For Families

Having a baby or child who is seriously ill can be an extremely difficult and stressful experience and cause a lot of uncertainty. In some instances, a child is too sick to tolerate a long journey by road ambulance and in these situations the safest way to transport your child will be by air ambulance, either, to a more specialised unit or to a hospital closer to home. We hope the information provided here will help to answer some of the questions you have about your child’s transfer.

At Lucy Air Ambulance for Children we work in partnership with the NHS and our service providers to give you the very best care, support and reassurance you need to make this experience as smooth as possible.  We are dedicated to providing you with a specialist service, delivering the highest standards of care for you and your child.

Read our transfer stories here.

Below are some frequently asked questions that you may have regarding the transfer of your baby or child. 

What happens next?

The medical teams will ensure that your child is in the best condition before moving them to the specialist unit. Sometimes they may decide that your child is too sick to move and transfer may have to be deferred until their condition improves. The transport team will work closely with the medical teams at the referring unit and the receiving specialist unit and will liaise closely with yourself to make the best decision for the care of your child.

What happens if I have more than one baby or child needing to be transferred?

If you have more than one baby or child that needs transferring each may travel separately and the flights could take place on different days.

Who will accompany my child on the flight?

A Neonatal/Paediatric Transport Doctor and Specialist Transport Nurse will accompany your child at all times, both during the flight and in the road ambulance. The members of the team on the flight will be determined by the needs of your child.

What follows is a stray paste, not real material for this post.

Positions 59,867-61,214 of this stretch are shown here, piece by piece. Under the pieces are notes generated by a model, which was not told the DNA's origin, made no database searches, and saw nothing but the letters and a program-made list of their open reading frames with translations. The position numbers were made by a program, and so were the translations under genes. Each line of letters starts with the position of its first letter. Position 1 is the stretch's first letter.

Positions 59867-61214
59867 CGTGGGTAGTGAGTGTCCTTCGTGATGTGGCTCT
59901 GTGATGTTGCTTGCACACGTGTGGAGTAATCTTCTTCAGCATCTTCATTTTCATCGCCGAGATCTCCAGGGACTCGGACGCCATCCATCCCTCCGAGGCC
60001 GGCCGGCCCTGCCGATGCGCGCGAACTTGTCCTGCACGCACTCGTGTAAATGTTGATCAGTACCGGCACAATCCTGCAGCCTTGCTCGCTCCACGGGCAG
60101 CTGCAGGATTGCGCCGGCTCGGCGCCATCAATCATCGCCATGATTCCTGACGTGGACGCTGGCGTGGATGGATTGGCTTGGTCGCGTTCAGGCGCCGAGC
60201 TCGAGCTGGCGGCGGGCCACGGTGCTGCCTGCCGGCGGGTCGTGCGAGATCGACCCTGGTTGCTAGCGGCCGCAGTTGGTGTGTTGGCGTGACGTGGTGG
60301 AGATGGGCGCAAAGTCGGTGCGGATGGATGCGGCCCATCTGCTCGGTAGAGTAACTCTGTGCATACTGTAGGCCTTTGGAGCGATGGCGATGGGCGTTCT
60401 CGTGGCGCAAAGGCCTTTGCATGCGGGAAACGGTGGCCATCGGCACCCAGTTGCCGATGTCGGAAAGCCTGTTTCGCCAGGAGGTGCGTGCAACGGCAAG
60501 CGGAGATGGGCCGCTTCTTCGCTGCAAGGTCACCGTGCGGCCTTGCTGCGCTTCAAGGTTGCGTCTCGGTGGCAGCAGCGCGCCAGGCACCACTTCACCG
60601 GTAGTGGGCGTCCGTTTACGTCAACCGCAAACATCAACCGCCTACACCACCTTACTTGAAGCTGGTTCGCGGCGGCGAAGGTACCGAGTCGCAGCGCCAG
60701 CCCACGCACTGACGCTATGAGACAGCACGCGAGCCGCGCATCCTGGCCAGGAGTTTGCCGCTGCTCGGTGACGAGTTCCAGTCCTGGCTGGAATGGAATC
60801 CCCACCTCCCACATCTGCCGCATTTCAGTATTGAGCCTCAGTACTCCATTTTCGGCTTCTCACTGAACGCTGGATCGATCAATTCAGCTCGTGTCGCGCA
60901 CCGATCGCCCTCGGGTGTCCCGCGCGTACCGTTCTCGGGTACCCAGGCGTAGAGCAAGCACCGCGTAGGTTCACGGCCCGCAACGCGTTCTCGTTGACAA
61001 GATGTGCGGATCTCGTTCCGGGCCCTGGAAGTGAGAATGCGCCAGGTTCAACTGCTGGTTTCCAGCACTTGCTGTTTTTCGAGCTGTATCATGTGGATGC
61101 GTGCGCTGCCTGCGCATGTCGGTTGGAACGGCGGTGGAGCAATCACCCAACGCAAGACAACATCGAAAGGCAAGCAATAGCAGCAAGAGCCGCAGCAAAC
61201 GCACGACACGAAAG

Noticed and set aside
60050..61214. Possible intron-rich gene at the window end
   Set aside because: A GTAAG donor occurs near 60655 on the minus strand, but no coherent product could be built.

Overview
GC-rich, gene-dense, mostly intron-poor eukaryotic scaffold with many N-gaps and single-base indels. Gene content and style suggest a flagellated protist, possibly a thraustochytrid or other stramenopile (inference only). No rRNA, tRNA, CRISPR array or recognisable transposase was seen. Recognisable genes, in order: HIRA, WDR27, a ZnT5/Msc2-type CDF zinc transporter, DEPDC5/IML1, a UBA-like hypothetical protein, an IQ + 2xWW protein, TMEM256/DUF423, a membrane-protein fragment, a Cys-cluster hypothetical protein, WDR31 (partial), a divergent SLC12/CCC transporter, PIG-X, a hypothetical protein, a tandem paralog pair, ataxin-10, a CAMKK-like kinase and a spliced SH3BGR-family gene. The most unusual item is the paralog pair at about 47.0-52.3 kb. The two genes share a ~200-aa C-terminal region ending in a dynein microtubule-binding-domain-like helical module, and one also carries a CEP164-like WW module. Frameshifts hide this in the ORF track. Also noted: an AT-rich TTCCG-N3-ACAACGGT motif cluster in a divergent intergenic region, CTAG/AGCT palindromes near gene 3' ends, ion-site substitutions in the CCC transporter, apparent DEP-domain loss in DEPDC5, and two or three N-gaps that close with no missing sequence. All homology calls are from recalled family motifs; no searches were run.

Will my child be safe during the transfer?

The transfer team will work closely with the medical team at the referring unit to ensure that your baby/child is in the best condition possible before the flight and will keep in contact with you and inform you of what to expect.

The Flight Doctor will explain what is involved in the flight and any possible risks. Once you have received and understood all relevant information you will be asked to sign a Consent Form.

Your child will be assessed prior to the flight and continously monitored throughout the journey.

Is there someone I can keep in contact with during my child’s transfer?

A member of the Lucy AAC team will be available to support you both before and during your child’s transfer. You can contact us at any time during your child’s transfer and we will keep you updated about any changes to the estimated departure and arrival times.

Why do you use fixed-wing aircrafts (planes) and not helicopters?

There are lots of benefits to using fixed-wing aircrafts (planes):

-We can travel longer distances and cover the whole country
-It is a safer and more comfortable environment, especially for premature babies
-It is more reliable and more likely to happen irrespective of weather conditions

We are the only charity in the UK that transfers children using fixed-wing aircrafts (planes), rather than via helicopter.